Carbon monoxide stimulates global protein methylation via its inhibitory action on cystathionine β-synthase

Takehiro Yamamoto, Naoharu Takano, Kyoko Ishiwata, Makoto Suematsu

Research output: Contribution to journalArticle

22 Citations (Scopus)

Abstract

Although carbon monoxide derived from heme oxygenase has been reported to exert diverse biological actions in mammals, macromolecules responsible for its direct reception and functional outcomes of the gas binding remain largely unknown. Based on our previous results in vivo suggesting carbon monoxide serves as an inhibitor of cystathionine β-synthase that rate-limits trans-sulfuration pathway for generation of hydrogen sulfide, we have herein hypothesized that the gas might serve as a regulator of protein methylation through accelerating turnover of remethylation cycle residing at the upstream of the enzyme. Metabolomic analysis in human monoblastic leukemia U937 cells in culture revealed that application of carbon monoxide-releasing molecules caused increases in methionine and S-adenosylmethionine and a decrease in cystathionine in the cells, suggesting the cystathionine β-synthase inhibition by carbon monoxide. Under these circumstances, the cells exhibited global protein arginine methylation: this event was also reproduced by the cell treatment with hemin, a heme oxygenase-1 inducer. The protein arginine methylation elicited by carbon monoxide was attenuated by knocking down cystathionine β-synthase with its small interfering RNA or by blocking S-adenosylhomocysteine hydrolase with adenosine dialdehyde, suggesting remethylation cycling is necessary to trigger the methylation processing. Furthermore, proteins under-going the carbon monoxide-induced arginine methylation involved histone H3 proteins, suggesting chromatin modification by the gas. Collectively with our studies in vivo showing its inhibitory action on endogenous hydrogen sulfide production, the current results suggest that not only inhibition of transsulfuration pathway for H2S generation but also activation of protein methylation accounts for notable biological actions of carbon monoxide via the cystathionine β-synthase inhibition.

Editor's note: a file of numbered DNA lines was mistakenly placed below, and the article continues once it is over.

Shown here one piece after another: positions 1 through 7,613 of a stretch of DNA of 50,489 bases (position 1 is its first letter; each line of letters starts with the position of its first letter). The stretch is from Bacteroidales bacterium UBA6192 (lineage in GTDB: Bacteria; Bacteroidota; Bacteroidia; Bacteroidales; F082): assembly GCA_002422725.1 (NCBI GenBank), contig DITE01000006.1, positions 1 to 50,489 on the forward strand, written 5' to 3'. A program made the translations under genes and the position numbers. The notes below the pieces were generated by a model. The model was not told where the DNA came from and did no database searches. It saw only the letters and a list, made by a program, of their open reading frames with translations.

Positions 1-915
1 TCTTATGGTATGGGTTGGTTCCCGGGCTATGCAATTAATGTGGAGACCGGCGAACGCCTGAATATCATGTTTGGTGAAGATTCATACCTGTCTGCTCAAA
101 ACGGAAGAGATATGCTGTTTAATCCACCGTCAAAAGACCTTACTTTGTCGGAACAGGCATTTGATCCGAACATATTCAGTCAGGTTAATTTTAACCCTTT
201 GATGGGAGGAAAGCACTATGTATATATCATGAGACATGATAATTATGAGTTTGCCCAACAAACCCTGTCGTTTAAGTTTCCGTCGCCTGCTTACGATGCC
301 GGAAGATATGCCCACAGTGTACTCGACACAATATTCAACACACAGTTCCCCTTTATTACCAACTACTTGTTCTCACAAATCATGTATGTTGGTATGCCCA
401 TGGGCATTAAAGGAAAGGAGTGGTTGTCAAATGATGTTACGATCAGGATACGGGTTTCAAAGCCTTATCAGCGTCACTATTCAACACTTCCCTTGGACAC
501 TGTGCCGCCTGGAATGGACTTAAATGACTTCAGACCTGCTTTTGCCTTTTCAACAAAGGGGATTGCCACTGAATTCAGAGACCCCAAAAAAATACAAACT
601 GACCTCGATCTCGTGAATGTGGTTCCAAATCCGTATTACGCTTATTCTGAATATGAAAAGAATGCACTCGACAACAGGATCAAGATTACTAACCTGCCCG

Original languageEnglish
Pages (from-to)96-100
Number of pages5
JournalJournal of Clinical Biochemistry and Nutrition
Volume48
Issue number1
DOIs
Publication statusPublished - 2011 Jan 1

Keywords

  • Carbon monoxide
  • Cystathionine β-synthase
  • Epigenetic regulation
  • Hydrogen sulfide
  • Methylation

ASJC Scopus subject areas

  • Medicine (miscellaneous)
  • Nutrition and Dietetics
  • Clinical Biochemistry

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